Military History Books
by Harold A. Skaarup   www.SilverHawkAuthor.com   
 
Artillery and Armoured Fighting Vehicles preserved in Texas: Austin

Artillery and Armoured Fighting Vehicles preserved in Texas: Austin

Artillery on the grounds of the Texas State Capitol

         

Wrought Iron 12-pounder Smoothbore Muzzleloading Gun mounted on a wooden wheeled gun carriage.  One of three guns mounted on carriages on the grounds of the Texas State Capitol.

     

Bronze 12-pounder Smoothbore Muzzleloading Field Gun, 1864, (Serial No. 414), No. 1 of 2 mounted on a wooden gun carriage.

   

Bronze 12-pounder Smoothbore Muzzleloading Field Gun, 1864, (Serial No. 363), No. 2 of 2 mounted on a wooden gun carriage.

    

Cast Iron 24-pounder Smoothbore Muzzleloading Howitzer, No. 1 of 2, MGen T.J. Chambers, Capitol building entrance.

 

 

Cast Iron 24-pounder Smoothbore Muzzleloading Howitzer, No. 2 of 2, MGen T.J. Chambers, Capitol building entrance.

Small bronze smoothbore muzzleloading signal guns mounted on replica Naval Gun Carriages in the Bullock Museum.

 

Cast Iron smoothbore muzzleloading gun in the Bullcok Museum.

 

Small Cast Iron smoothbore muzzleloading gun mounted on large solid wooden wheels in the Bullock Museum.

 

Cast Iron smoothbore muzzleloading gun mounted on a naval gun carriage in the Bullock Museum.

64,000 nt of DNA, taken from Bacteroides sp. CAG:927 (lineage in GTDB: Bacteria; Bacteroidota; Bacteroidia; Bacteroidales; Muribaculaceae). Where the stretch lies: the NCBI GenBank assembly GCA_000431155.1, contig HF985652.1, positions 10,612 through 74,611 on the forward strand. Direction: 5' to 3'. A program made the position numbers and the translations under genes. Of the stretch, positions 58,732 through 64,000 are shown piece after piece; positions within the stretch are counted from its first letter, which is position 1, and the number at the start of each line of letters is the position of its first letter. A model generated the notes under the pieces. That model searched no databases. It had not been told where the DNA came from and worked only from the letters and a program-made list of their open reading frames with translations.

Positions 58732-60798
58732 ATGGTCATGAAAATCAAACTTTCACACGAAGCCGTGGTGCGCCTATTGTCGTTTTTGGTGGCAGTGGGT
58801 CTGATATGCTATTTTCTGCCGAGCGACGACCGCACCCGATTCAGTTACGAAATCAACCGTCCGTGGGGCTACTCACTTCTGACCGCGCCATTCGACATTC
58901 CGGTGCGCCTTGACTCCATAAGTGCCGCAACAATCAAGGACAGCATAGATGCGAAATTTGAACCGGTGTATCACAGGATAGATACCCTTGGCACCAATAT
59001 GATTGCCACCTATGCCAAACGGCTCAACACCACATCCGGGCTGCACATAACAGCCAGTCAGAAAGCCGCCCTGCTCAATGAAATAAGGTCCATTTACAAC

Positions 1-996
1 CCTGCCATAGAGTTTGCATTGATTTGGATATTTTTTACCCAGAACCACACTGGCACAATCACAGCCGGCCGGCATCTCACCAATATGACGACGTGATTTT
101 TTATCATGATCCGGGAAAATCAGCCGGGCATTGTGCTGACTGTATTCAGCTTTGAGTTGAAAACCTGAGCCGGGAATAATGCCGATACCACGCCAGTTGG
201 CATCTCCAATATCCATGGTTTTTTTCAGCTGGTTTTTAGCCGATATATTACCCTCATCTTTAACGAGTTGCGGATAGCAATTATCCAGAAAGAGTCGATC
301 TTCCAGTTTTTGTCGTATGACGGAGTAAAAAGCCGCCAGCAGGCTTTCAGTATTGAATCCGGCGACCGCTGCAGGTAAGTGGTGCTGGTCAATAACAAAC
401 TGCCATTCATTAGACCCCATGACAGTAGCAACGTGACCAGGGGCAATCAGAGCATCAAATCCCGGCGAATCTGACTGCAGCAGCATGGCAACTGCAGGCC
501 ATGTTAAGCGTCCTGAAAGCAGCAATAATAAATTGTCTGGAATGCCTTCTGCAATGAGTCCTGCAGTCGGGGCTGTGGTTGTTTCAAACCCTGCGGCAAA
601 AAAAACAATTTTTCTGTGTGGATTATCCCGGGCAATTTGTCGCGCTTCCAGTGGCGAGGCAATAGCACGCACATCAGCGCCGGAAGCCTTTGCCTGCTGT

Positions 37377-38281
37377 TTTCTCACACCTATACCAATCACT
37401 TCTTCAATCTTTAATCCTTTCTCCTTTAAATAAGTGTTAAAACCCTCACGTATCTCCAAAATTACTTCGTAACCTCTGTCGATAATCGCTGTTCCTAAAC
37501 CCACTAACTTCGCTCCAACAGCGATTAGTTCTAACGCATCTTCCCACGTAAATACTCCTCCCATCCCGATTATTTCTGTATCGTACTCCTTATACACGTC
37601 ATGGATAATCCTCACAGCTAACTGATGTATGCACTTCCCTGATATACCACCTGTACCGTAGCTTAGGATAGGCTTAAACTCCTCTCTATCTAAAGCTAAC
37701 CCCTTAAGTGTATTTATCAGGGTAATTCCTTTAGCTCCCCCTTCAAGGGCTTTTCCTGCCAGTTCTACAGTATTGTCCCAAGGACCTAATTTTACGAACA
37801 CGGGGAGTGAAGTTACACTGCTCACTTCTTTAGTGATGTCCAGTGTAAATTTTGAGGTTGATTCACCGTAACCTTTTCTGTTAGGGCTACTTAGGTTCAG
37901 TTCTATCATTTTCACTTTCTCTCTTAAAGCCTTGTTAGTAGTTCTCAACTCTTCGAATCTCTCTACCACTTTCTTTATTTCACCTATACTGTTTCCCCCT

French Bronze 4-pounder smoothbore muzzleloading gun from the wreck of La Belle, with ship model in the Bullock Museum.  This was the first of three bronze 4-pounder guns discovered in the hold of La Belle, recovered in July 1995.

La Belle was one of Robert de La Salle's four ships used when he explored the Gulf of Mexico with the ill-fated mission of starting a French colony at the mouth of the Mississippi River in 1685.  La Belle was wrecked in present-day Matagorda Bay the following year, dooming La Salle's Texas colony to failure.  For over three centuries the wreckage of La Belle lay forgotten until it was discovered by a team of state archaeologists in 1995.  The discovery of La Salle's flagship was regarded as one of the most important archaeological finds of the century in Texas, and a major excavation was launched by the state of Texas that, over a period of about a year, recovered the entire shipwreck and over a million artifacts.  (Wikipedia)

Scultpure on Congress Street, Angelina Eberly saves the Texas Archives, 1842.